--The BLM has tried everything that you can imagine, including conflict resolution. Advocates want changes that would require the action of the U.S. Congress.  The BLM doesn’t create the laws, we follow them.  

The history of the DOI and the BLM would suggest otherwise. Who went to Congress to amend the Wild Horse and Burro act to allow the use of helicopters in roundups if not the BLM?

And are you aware that the multiple use philosophy actually originated within the DOI? Please read the excerpt below;

"A fledgling multiple use philosophy within the Bureau was legally endorsed for the public lands in the Classification and Multiple Use Act (CMU Act) of 1964. BLM was reorganized to reflect new programs and authorities under this mandate: concerns for wildlife, recreation, soil, and water resources were integrated into traditional programs (range, forestry, lands, and minerals) through a land use planning process.
Inspired by the conservation accomplishments of Theodore and Franklin Roosevelt, Secretary Udall launched the nation's "Third Conservation Wave" by requesting a new legislative mandate for the public lands from Congress. Part of this agenda included formal recognition of multiple use management on BLM lands, patterned after the Forest Service's Multiple Use Sustained Yield Act of 1960. Other components centered on getting BLM a more flexible land sale authority and repealing outdated settlement acts…"
The phrase in bold bears repeating … .. "Secretary Udall … requesting a new legislative mandate."  JoAnn, the BLM is fully capable of going to Congress and requesting changes and has done so in the past. So, saying the BLM doesn't create the laws is simply not based in historical precedent.

In closing I want to remind you why wild horses advocates continue to perceive a bias under the current administration. When Ken Salazar was appointed Secretary of the Interior, did he immediately start reforming the Minerals Management Service which had had known problems prior to 2008?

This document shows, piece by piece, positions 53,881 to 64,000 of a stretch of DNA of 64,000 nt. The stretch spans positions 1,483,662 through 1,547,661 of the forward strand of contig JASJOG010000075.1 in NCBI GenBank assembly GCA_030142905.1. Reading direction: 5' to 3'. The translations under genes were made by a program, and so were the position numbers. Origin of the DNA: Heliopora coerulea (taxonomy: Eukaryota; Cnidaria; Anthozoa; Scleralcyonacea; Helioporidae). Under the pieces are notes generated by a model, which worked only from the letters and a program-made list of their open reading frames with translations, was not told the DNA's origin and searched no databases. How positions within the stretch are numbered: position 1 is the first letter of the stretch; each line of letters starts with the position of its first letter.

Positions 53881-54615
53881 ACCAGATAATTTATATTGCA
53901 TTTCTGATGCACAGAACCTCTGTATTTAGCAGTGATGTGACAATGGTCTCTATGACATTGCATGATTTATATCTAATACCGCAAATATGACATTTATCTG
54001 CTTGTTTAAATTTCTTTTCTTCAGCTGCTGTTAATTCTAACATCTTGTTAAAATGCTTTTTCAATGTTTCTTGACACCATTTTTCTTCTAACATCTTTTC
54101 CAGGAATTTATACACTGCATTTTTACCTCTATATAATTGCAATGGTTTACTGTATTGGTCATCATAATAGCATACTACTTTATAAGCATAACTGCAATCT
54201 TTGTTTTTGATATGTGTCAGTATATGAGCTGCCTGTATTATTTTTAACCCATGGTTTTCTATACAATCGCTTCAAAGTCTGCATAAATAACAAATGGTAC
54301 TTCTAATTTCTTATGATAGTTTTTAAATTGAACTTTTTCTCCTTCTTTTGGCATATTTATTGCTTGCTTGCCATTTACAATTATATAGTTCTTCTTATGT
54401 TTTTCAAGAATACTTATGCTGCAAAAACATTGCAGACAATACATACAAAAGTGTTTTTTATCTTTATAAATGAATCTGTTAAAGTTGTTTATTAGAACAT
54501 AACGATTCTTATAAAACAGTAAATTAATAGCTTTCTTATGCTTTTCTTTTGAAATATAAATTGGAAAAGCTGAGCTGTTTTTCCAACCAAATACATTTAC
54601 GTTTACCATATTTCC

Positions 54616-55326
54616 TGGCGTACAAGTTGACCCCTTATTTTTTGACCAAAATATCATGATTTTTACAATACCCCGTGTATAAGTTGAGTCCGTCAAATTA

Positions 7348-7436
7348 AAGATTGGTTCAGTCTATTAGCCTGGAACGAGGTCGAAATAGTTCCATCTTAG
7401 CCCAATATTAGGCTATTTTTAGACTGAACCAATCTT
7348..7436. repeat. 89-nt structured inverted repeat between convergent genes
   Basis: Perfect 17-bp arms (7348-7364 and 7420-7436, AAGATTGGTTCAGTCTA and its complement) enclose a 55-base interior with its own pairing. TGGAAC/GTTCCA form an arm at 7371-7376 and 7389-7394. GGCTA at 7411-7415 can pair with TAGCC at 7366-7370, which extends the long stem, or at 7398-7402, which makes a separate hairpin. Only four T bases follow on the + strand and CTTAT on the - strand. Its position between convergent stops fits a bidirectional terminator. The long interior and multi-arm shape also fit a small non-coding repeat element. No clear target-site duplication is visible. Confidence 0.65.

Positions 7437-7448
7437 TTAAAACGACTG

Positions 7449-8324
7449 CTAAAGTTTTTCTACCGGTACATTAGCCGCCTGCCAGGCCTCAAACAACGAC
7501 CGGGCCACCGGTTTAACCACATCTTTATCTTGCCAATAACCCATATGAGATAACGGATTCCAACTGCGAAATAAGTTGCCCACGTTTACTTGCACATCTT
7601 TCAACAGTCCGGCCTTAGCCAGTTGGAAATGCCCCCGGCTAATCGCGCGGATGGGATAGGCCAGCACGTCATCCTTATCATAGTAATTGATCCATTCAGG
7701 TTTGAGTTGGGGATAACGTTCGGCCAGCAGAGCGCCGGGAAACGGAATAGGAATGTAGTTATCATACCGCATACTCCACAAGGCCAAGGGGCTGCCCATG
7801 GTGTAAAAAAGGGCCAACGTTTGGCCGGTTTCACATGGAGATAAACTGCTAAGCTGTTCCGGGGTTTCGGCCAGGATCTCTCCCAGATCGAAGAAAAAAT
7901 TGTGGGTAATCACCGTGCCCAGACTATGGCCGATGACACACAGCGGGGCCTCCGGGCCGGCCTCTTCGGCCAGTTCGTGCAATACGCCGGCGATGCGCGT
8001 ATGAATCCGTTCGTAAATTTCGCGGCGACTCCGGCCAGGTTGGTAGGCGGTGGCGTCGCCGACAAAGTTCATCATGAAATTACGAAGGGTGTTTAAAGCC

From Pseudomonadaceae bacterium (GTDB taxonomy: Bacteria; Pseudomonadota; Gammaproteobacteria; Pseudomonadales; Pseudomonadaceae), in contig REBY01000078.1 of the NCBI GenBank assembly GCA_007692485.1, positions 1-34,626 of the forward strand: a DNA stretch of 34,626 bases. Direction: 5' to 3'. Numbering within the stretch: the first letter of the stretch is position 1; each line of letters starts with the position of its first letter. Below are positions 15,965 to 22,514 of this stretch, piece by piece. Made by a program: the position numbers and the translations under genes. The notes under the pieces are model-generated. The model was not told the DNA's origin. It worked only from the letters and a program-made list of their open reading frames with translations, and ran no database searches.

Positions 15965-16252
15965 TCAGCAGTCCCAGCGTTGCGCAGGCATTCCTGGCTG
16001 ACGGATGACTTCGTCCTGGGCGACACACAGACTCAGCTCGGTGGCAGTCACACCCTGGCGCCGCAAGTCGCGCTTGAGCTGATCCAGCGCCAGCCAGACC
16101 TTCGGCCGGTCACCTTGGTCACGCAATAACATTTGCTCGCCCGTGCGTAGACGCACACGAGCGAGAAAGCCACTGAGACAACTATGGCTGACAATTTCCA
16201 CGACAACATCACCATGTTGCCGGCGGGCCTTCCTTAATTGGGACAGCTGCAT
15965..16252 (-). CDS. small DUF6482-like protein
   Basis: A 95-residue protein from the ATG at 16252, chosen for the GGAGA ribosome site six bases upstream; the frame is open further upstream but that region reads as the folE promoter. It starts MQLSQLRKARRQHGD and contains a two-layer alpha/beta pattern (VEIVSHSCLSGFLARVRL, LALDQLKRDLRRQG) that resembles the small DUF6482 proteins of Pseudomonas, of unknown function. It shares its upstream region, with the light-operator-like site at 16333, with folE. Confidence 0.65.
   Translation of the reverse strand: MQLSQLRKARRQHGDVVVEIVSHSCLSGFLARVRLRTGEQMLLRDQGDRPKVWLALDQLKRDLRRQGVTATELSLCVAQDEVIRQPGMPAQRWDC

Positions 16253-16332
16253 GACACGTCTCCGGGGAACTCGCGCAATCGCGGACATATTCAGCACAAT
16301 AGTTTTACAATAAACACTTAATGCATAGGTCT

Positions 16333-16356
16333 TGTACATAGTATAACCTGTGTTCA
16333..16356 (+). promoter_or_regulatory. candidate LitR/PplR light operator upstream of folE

No, his first big policy move I became aware of was to declare a massive roundup and removal of America's wild horses. While the oversight on wells like the Deepwater Horizon, which ultimately blew, was lacking; while West Virginia mines were crumbling, he was busy plotting his big move on America's wild horses. People died off the coast of Louisiana and people died in West Virginia, but our cattle ranching Secretary of the DOI  was going to solve that "wild horse problem" come hell or high water. Only after two disasters and public uproar did he turn his attention to MMS. Hasn't worked out very well for the victims who lost their lives and their families, has it?

Best Regards,


Texas Senate trying to backdoor horse slaughter re-start.

Courtesy of EWA

RT & Jerry 
Today's News 

Your support is needed in Austin on July 10. Everyone is encouraged to testify. If you choose to voice your opposition to horse slaughter, you will be allowed 3 minutes to speak. Since the attendees will NOT be signing cards showing opposition, strong opposing attendance extremely important.

As a bonus for attending, you'll be able to hear ol' Charlie Stenholm spewing his propaganda in person. That should get you on your feet to say a few words!

Let's show them the 80%.

Here are the details:

Committee: Agriculture and Rural Affairs

Time & Date: 1:00pm, Tues, July 10, 2012

Place: E1.028 (hearing room)

Chair:  Senator Craig Estes

The Senate Committee on Agriculture and Rural Affairs will meet to discuss the following interim charges:

Interim Charge #1: Study and make recommendations for ways to increase investment, employment and production in Texas agriculture. Include a review of current land use and market trends as they relate to agricultural use and make recommendations for ways to support and enhance small farm and ranch operations.

Interim Charge #3: Assess the current veterinary medical workforce, and make recommendations to address any disparities between small animal (companion) and large animal (food/fiber) veterinarians. Review the Rural Veterinary Medical Loan program (RVML) and make recommendations to enhance the use of RVML funds and other funding sources to increase the veterinary medical workforce.

Interim Charge #4: Review the impact of state laws relating to the closure of horse slaughter facilities across the United States. Analyze the impact on the equine industry and agricultural sector of the Texas economy.

The Committee will hear invited and public testimony. 



cc horse

Template design copyright Terry Fitch | Image copyright John Holland
Logo copyright Lissa Brooks & Joan Dillon


       Join Our Mailing List       facebook

This email was sent to by  
Equine Welfare Alliance | PO Box 6161 | Naperville | IL | 60567